COVID-19 and the Health Workforce 12/30-1/11
As the US Supreme Court continues to evaluate various vaccination mandates, they are considering allowing the mandate for health care workers to remain.
New York is now mandating health care workers receive their COVID-19 booster shot within 14 days of eligibility, with only medical exemptions allowed.
The Centers for Medicare and Medicaid Services have announced new guidance for 25 states impacted by the federal health care worker mandate.
(01/07/22) Court Seems Poised to Block Vaccine-or-test Policy for Workplaces but May Allow Vaccine Mandate for Health Care Workers
Oral arguments were held in two sets of challenges to the Biden administration’s authority to battle the COVID-19 pandemic. The judges were skeptical of the administration’s effort to impose a vaccine-or-test mandate on large employers. In the second case, the justices were more open to the administration’s attempts to enforce a vaccination requirement for health care workers at federally funded institutions.
(01/07/22) Hochul: Health Care Workers Will Need COVID-19 Booster Shot
New regulations for health care workers have been announced by New York governor Kathy Hochul. Health care workers in the state of New York will now be required to receive a COVID-19 booster shot within 14 days of eligibility, with only medical exemptions allowed. Nursing homes will also be required to test visitors for COVID-19.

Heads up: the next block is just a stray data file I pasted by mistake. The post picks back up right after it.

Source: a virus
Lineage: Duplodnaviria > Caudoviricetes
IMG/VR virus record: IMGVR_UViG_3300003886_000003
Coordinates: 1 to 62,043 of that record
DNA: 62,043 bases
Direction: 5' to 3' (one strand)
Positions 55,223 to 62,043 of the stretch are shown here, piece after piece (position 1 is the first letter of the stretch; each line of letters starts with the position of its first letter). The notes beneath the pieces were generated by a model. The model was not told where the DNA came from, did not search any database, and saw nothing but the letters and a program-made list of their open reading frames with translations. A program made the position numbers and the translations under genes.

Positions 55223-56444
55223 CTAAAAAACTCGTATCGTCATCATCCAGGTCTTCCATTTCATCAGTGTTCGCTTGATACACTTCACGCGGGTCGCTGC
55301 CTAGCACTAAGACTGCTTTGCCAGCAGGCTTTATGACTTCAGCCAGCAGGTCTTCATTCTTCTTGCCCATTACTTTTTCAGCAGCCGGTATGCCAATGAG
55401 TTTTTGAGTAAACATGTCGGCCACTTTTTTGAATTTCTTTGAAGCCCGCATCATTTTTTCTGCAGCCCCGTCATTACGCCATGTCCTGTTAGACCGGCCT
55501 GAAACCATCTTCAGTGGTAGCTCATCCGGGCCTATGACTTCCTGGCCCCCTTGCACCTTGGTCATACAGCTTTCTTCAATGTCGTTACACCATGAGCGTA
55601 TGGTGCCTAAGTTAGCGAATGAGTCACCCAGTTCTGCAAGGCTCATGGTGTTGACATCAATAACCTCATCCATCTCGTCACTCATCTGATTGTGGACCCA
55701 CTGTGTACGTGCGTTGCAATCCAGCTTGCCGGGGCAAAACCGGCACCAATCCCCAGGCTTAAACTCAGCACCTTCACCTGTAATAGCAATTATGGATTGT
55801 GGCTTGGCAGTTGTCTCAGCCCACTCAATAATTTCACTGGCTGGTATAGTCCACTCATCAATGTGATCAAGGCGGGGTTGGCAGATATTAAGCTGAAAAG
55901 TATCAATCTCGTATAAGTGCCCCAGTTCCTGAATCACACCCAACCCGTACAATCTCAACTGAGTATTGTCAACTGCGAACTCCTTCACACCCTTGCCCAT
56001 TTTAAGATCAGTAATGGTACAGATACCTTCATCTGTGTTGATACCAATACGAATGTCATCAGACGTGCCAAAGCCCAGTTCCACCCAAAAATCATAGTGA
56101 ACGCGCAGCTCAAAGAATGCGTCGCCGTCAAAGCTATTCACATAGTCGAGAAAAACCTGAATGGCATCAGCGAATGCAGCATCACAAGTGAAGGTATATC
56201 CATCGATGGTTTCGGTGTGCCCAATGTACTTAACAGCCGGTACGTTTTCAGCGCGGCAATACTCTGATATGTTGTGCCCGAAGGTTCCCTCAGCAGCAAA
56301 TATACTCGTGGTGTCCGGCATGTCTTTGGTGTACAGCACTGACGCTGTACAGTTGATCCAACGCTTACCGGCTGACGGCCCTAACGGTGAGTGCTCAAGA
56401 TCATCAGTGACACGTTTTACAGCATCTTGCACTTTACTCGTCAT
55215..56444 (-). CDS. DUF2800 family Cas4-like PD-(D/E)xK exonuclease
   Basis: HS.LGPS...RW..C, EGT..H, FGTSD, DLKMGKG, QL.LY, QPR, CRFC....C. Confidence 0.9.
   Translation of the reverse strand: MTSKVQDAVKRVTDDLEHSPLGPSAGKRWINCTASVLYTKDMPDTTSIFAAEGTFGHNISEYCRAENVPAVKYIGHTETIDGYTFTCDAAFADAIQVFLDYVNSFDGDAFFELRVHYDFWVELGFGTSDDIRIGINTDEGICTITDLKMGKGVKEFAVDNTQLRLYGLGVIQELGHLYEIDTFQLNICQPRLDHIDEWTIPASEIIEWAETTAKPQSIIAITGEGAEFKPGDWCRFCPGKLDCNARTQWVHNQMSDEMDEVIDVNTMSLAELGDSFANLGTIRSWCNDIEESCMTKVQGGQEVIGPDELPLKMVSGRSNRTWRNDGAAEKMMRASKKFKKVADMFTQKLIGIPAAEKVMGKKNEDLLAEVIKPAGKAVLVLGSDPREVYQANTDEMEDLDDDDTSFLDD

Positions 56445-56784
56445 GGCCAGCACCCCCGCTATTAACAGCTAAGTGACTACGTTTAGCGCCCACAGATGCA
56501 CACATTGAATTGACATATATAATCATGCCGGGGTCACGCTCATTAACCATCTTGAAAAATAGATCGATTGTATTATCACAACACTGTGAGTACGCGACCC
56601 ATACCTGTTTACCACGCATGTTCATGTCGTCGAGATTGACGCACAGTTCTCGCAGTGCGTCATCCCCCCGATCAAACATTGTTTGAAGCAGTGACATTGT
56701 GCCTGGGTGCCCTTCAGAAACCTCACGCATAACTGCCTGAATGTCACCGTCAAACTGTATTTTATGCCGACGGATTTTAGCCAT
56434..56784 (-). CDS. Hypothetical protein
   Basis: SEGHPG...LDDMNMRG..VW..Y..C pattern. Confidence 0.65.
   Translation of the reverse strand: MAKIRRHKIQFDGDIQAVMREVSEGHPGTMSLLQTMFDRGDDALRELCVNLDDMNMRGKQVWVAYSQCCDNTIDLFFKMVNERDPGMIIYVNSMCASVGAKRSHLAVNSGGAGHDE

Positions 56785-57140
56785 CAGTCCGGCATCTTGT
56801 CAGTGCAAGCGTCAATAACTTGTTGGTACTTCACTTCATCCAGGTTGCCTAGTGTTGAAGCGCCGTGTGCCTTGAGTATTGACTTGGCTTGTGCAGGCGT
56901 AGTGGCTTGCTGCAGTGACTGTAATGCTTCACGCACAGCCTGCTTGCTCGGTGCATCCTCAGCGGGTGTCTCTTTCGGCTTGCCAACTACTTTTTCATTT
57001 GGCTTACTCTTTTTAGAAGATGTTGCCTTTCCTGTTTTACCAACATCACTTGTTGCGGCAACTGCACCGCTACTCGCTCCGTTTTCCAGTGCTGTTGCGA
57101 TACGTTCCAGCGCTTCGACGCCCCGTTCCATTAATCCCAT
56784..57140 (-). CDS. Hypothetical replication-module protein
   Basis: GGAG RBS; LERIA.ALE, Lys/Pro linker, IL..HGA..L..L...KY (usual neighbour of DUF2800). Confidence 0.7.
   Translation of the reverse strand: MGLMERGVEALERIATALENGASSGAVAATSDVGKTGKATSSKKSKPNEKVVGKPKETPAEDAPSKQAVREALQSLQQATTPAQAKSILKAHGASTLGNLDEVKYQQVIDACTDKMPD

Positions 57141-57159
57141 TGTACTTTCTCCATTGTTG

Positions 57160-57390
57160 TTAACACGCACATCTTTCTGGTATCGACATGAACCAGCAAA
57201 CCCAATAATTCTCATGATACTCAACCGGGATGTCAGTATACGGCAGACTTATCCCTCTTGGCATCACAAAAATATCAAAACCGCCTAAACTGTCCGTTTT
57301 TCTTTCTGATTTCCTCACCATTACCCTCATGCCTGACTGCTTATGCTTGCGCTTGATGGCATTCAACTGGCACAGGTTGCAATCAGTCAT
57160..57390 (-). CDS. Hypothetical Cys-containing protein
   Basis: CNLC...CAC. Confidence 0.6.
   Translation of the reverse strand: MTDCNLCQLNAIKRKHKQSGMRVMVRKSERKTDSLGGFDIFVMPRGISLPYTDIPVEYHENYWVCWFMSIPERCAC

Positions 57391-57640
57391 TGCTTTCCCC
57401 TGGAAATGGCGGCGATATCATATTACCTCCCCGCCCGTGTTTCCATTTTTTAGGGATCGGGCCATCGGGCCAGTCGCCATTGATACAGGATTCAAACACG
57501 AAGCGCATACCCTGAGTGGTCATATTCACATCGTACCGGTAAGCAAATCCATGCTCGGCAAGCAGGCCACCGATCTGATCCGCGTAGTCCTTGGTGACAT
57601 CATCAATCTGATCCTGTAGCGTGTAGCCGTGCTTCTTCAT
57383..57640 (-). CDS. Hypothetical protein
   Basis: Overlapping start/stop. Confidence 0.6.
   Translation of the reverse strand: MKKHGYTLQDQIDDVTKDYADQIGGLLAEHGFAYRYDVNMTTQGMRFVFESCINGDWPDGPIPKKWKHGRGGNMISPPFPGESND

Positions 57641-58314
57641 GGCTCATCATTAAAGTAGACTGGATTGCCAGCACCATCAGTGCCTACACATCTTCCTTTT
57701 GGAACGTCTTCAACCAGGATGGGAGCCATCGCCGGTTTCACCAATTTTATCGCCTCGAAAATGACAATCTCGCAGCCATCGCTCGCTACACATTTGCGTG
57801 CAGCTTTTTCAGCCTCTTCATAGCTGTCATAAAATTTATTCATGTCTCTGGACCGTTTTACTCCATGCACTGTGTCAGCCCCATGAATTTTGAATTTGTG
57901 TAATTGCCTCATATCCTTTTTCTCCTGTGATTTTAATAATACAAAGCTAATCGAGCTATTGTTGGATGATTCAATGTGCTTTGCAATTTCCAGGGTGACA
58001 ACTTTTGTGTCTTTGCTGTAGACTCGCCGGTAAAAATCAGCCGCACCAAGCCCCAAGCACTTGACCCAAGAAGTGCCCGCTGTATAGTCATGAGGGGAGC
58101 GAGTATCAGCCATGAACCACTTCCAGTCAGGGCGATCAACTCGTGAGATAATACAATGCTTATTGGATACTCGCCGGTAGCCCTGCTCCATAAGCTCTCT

(01/03/22) CMS Releases Guidance on Healthcare Worker Vaccination Mandate
The Centers for Medicare and Medicaid Services has issued guidance to state agencies on how to assess compliance with the federal health care worker vaccination mandate. This mandate is only in effect in the 25 states where the mandate is not blocked by legal action.
Health Workforce Shortages
Hospitals throughout the US are asking COVID-19-positive health care workers to return to work, sometimes while symptomatic.
International and temporary workers are seeing widespread use as hospitals and health care facilities attempt to deal with staffing shortages caused by the COVID-19 pandemic.
New research looks at the labor market for registered nurses, licensed practical nurses, and nursing assistants through the first 15 months of the pandemic.
Health Workforce Shortages
(01/10/22) Health Care Workers Are Panicked As Desperate Hospitals Ask Infected Staff to Return
This article from Politico discusses the current reality of COVID-19-positive health care workers who are asymptomatic, and sometimes even symptomatic being forced to return to work. Hospitals and health facilities across the United States are experiencing unprecedented outages of staff due to COVID-19, with the highly-vaccinated workforce still becoming sick.
(01/07/22) Hospitals Recruit International Nurses to Fill Pandemic Shortages